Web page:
In this episode of The Workplace podcast, CalChamber Executive Vice President and General Counsel Erika Frank and employment law expert Jennifer Shaw discuss how employers can navigate the election season and ways to handle political discussions in the workplace.
It’s election season and whether it’s at the company’s water cooler or in a Zoom call, political discussion is spilling over into the workplace, Frank says. And because many employees are now working remotely, discussion occurs in ways that are not always visible to the employer.
“It’s everywhere,” and no matter which way someone leans politically, people feel very strongly about their views, Shaw adds.
So how, Frank asks, can employers provide guidance to employees about discussing politics at work?
As employers consider their options, Shaw recommends that they think about their workplace culture and what type of conversations employees were having before the COVID-19 pandemic. How active were political discussions in the workplace before all of this happened? Determining the workplace culture will help employers figure out what is going on with employees and where to draw the law, Shaw explains.
Moreover, employers should be aware that sometimes political discussion cannot be restricted.
“Employers need to realize that it’s the type of workplace you have that dictates what you have to permit or what you can stop,” she tells Frank.
Public sector employers, or employers with a union or collective bargaining agreement must grant workers more flexibility and leeway in engaging in political conversations because political speech is protected under the First Amendment guarantee of free speech.
Private sector employers may prohibit their workers from talking about politics, the presidential debates or what the President is or is not doing. But Shaw cautions that these rules are very hard to enforce, especially since employees are working from home, and can communicate with each other directly via Facebook or through text messaging.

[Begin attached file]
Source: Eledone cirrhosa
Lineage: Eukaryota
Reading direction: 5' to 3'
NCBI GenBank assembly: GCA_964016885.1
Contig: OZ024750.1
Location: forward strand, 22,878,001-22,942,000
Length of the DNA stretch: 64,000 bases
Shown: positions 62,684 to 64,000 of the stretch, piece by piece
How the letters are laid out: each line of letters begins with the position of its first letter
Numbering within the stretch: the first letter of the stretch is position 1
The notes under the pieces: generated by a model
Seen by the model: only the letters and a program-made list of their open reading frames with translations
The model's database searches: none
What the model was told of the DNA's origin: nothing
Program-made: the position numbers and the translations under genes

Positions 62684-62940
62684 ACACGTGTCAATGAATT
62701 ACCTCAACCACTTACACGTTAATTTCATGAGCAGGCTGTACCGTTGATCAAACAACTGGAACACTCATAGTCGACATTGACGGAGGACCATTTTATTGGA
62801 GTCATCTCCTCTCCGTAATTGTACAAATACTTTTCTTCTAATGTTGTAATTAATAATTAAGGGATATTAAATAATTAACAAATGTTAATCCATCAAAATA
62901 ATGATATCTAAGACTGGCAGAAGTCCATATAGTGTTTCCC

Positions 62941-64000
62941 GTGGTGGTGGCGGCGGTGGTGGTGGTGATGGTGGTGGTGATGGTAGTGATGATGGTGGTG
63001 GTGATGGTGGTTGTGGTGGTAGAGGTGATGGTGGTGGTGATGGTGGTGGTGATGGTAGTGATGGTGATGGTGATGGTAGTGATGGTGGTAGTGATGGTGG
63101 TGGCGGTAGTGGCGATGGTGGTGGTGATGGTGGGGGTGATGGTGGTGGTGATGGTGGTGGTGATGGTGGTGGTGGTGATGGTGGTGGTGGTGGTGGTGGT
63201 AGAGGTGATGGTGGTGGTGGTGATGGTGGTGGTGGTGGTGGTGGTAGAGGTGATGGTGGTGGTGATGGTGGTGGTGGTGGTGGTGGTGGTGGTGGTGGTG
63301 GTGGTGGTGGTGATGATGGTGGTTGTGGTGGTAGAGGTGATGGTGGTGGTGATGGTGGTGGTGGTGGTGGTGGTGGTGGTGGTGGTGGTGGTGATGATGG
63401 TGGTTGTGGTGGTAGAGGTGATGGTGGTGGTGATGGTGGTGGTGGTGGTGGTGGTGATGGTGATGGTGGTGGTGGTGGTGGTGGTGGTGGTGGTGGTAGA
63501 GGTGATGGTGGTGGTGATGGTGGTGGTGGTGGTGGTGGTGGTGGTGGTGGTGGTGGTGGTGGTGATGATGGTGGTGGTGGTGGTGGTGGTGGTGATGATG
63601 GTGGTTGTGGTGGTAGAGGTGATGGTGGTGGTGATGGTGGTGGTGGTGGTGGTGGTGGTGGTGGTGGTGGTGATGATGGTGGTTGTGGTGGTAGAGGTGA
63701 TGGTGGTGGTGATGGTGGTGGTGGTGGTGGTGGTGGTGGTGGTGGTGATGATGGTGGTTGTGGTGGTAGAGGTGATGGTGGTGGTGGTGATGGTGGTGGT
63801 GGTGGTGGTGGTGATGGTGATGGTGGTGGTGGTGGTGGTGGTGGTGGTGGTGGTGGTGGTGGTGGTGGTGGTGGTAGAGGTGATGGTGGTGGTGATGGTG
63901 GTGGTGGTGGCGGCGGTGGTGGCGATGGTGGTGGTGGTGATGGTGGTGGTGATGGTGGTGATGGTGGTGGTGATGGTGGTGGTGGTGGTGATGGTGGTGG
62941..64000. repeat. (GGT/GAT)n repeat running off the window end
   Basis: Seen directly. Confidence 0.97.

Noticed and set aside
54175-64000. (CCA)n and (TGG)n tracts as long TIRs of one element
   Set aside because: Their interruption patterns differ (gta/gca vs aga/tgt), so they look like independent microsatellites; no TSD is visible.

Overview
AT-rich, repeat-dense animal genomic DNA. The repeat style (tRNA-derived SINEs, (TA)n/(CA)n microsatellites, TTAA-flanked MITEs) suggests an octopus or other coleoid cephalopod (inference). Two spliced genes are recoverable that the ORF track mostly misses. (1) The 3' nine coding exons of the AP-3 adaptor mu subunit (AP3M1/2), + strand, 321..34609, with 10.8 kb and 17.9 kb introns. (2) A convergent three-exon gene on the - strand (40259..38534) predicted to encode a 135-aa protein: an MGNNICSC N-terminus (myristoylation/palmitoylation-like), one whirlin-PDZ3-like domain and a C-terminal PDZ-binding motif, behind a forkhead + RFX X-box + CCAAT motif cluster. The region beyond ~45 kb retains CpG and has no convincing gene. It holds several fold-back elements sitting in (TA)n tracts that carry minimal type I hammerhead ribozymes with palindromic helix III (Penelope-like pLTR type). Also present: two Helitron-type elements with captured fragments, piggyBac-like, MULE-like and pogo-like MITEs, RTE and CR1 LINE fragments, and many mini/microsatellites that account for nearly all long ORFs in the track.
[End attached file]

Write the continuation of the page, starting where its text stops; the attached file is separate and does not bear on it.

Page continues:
If an employer does decide to restrict political discussion, they should keep a few things in mind.
First, if a topic is an issue of public concern, the discussion cannot be restricted, Shaw tells listeners. For example, she says, it’s hard to restrict conversations about President Donald Trump contracting COVID-19 because at the end of the day, he is our country’s leader.
Second, employers can ask to balance employee productivity and speech. The courts have ruled that free speech in the workplace is not an “unfettered right,” and employers can ask workers to discuss politics only while on their meal and rest breaks, Shaw points out.
Last, banning political discussion must be content neutral, Shaw says. For example, employers cannot ban talk about President Trump but allow conversations about Democratic presidential nominee Joe Biden, and vice versa.
Lead by Example
A better alternative to prohibiting political discussion in the workplace altogether is to have a company’s leadership — managers, supervisors and executives — lead by example by not talking about politics, Shaw says. The leadership team can set the tone of the workplace environment by not engaging in political discussion, and demonstrating through their actions that one’s personal views should not get in the middle of what needs to be accomplished in the workplace.
Another best practice that employers can adopt is to empower their workers by letting them know that it’s acceptable to set personal boundaries and tell their coworkers that they do not wish to talk about politics. Just as the ability to speak is protected in California, Shaw explains, employees also have the right not to be spoken to about these things.
Oversight of political conversation can be very difficult, so it’s important that employers have a complaint process in place in case a conversation escalates or goes beyond what the company’s leadership team has set down in policy, Frank says.
“One of the things that every employer should have is an open-door policy where people can come in and complain about something that is not just equal employment opportunity-related, not just about harassment, discrimination and retaliation,” she says. “It’s really important for someone high up in the organization to say, ‘hey, we don’t want you to feel uncomfortable for any reason.’”
Communicating this is especially important in places where a majority of employees lean the same way politically, and some employees feel as though they are part of a minority. It is important to protect those in the minority as much as everyone else, Shaw stresses.
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